10. How a Wine’s Flavor Affects Food • A wine’s chemical and physical attributes determine: • What the flavor of the wine will be • How the wine will relate to the food • Components of a wine’s flavor profile: • Alcohol level • Acidity • Sweetness • Astringency/bitterness • Oak level • Body/viscosity

  11. How a Food’s Flavor Affects Wine Method of cooking Richness Spiciness Saltiness Acidity Sweetness

  12. Special Considerations for Vegetarian Cuisine Most vegetarian dishes are not as rich and fatty as meat-based entrees are. Big-bodied tannic wines may not make a good match. Light to medium-bodied wines would do better.

  13. Putting it All Together These are basic guidelines, not absolute laws. Cooks and wine drinkers are encouraged to experiment. Pairing food and wine is a matter of taste. Everyone has their own opinions and preferences. Experimentation leads to a greater understanding.

  14. Ageing Wines Majority of wines are designed to be enjoyed when they are released. Storage conditions are essential to proper aging. As wine ages, it goes through changes that affect its flavor and body. As the wine’s flavors evolve, the way it interacts with food also changes.

  15. What Happens to a Wine as it Ages Changes in color Changes in aroma Changes in flavor and body Amount of sediment

  16. Which Wines Should be Aged? Wines that depend on fruity qualities for the majority of their flavor do not age well. Since acid is needed preserve a wine during aging, low acid wines age poorly. The additional alcohol and big body of fortified dessert wines helps to preserve them for many years. Large bottles age more slowly than small bottles. For a wine to age well, it should have a high level of tannins and acid, yet still be in balance.

  17. Matching Older Wines With Food As a wine ages, it goes through a number of changes that affect how it will pair with food. Since the wine is becoming softer and less tannic, it will be less likely to go with rich and fatty dishes. An older wine’s flavors are more delicate/less likely to match strongly flavored or heavily seasoned foods. Older wines have more subtle and complex flavors that develop over time and do better with foods that possess more subtle flavors as well.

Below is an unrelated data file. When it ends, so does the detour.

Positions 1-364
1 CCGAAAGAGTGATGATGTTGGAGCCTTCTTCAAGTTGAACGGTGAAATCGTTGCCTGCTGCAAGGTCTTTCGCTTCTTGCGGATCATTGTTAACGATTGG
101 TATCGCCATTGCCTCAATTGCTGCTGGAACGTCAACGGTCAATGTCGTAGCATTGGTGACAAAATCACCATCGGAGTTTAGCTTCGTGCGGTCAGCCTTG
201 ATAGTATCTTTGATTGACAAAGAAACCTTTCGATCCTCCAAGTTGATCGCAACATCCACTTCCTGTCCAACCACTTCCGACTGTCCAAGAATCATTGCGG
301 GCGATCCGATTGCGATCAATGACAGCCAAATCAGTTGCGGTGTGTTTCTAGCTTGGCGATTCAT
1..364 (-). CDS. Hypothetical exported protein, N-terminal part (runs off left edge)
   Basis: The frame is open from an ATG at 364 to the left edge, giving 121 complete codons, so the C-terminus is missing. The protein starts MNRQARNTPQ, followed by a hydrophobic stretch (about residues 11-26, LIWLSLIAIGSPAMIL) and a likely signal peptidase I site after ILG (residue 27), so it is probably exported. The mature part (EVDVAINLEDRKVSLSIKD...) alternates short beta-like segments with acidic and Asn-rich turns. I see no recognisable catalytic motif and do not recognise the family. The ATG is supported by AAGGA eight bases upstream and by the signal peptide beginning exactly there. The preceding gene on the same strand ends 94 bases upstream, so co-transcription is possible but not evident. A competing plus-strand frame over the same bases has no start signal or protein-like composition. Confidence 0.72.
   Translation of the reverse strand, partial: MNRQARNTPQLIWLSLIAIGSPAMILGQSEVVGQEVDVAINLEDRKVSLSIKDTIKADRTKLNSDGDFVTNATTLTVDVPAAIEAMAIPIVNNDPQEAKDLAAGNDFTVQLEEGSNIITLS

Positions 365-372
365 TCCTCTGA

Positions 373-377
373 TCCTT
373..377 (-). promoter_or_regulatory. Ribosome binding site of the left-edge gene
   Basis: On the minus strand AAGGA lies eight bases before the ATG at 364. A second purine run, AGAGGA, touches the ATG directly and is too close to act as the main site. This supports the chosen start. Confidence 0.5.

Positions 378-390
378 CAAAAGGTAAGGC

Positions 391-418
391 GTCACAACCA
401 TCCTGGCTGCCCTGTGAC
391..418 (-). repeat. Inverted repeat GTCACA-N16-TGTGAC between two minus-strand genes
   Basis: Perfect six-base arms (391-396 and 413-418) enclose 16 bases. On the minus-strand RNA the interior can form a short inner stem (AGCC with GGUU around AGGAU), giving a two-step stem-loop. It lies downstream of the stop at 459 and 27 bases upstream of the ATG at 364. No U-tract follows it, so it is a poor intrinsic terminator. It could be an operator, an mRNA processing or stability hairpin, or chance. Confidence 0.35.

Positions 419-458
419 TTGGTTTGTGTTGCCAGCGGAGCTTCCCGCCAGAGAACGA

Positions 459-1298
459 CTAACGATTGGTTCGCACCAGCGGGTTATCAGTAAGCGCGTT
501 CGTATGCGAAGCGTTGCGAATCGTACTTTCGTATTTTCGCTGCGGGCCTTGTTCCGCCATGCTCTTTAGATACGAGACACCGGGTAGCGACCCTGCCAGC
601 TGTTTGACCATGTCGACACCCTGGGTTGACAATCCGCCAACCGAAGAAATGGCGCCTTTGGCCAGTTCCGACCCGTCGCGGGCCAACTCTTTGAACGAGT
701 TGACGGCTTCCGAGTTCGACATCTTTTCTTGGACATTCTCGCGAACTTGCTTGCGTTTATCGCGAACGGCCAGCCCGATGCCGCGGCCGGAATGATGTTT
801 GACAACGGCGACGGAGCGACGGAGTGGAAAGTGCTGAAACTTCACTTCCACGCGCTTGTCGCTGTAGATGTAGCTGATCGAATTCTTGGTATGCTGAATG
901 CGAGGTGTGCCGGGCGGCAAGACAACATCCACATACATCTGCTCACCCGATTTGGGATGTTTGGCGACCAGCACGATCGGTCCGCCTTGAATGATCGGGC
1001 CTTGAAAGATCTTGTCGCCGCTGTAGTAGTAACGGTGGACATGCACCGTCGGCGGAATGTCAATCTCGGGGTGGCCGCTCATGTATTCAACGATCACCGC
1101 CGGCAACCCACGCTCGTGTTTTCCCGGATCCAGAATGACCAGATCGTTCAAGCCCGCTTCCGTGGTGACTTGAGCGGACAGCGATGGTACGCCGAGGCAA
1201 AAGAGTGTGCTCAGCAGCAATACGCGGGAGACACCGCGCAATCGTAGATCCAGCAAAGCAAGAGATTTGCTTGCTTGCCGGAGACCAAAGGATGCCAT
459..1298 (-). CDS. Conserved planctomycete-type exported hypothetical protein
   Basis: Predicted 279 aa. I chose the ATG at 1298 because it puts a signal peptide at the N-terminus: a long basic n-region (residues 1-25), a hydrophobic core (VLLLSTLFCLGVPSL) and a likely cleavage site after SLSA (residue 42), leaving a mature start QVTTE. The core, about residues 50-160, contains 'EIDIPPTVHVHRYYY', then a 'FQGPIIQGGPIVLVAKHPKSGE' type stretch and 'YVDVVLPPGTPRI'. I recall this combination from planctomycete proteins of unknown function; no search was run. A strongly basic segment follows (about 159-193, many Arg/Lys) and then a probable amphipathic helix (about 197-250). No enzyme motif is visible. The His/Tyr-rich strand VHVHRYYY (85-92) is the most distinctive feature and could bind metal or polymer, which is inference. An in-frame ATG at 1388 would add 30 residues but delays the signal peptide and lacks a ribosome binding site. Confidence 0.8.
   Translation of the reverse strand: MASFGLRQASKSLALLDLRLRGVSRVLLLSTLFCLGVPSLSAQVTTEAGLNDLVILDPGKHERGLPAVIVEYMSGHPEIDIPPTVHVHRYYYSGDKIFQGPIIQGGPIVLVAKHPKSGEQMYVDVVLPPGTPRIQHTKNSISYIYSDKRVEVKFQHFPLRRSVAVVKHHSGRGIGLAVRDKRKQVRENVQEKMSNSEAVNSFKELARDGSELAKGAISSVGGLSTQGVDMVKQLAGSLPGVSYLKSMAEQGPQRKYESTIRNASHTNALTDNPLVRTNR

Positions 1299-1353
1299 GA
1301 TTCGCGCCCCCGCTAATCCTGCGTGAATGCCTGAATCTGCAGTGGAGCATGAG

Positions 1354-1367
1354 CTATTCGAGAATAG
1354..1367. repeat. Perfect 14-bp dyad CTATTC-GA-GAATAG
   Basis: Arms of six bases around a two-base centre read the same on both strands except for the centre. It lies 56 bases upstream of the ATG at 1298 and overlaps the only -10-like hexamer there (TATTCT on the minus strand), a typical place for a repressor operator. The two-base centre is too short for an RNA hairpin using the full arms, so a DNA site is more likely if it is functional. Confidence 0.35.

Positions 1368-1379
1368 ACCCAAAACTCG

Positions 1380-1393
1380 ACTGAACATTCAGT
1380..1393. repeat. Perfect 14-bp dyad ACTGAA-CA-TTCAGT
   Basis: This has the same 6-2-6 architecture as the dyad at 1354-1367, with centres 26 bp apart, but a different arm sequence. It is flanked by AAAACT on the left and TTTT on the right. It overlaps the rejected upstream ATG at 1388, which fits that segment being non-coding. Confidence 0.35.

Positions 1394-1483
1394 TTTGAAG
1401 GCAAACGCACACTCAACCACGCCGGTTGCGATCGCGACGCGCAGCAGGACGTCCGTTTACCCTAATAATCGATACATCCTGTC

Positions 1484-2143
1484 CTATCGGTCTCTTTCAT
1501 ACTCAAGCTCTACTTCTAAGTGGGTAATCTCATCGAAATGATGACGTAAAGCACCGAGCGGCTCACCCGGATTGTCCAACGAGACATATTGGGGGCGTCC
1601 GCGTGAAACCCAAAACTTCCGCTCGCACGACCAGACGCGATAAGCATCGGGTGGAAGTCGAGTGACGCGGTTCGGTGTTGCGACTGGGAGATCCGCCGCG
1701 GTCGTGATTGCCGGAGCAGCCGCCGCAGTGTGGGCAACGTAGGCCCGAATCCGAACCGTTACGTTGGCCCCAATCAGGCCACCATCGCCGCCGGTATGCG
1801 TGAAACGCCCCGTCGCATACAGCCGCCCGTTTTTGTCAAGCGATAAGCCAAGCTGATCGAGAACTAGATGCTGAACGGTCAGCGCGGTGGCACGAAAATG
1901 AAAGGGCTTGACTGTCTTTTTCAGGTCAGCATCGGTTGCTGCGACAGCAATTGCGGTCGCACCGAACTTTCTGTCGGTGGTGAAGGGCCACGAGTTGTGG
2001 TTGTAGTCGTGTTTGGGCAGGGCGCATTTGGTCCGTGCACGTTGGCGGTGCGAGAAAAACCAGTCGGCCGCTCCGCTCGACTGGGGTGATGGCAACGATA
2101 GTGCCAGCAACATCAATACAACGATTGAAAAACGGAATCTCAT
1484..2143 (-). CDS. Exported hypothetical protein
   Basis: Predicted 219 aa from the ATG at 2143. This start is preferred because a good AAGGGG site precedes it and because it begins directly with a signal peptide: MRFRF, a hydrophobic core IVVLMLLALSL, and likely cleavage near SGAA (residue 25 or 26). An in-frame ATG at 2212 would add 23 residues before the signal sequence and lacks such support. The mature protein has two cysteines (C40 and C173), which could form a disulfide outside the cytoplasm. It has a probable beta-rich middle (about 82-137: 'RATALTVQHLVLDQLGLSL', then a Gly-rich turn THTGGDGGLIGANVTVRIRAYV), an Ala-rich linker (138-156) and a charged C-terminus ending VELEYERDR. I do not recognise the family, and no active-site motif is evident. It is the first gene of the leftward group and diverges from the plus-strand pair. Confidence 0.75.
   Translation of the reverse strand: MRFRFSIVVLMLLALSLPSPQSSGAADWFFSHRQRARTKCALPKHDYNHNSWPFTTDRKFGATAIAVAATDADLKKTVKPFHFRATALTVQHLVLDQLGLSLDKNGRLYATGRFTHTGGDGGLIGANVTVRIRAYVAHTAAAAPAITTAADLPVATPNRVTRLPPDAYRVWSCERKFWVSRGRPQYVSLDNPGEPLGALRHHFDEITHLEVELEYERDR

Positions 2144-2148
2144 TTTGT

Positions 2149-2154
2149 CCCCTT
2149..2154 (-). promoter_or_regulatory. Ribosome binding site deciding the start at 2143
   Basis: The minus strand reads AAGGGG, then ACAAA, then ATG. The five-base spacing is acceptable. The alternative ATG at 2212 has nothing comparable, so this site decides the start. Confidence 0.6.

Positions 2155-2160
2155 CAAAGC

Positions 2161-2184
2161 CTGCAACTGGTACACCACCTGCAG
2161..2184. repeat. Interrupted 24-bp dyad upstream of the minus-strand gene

18. Wines and Health • The role of wine on human health is influenced by two contradictory concepts: • Wine is a beverage that should be considered a food. • Alcohol is a drug and should be regulated and controlled. • Today, scientific studies show that moderate consumption of wine can have positive health effects, and moderate drinkers outlive those who abstain.

  19. Negative Effects from Excessive Alcohol Consumption The harmful effects of excessive consumption can occur chronically over many years, or acutely in a single “binge drinking” episode. The long-term consequences of over consumption include liver damage, as well as an increased risk of cancer and heart disease.

  20. Positive Effects from Moderate Wine Consumption People who consume wine in moderation have a longer lifespan than alcoholics and those who abstain from alcohol. Direct link between modest wine drinking and increased cardiovascular health.

  21. Special Considerations for Women Studies show a correlation between moderate consumption of wine and an increased risk of certain types of breast cancer. Alcohol consumption affects estrogen levels in the body and may encourage estrogen receptor-positive tumors. Women also have to take into account the effects of alcohol consumption on pregnancy.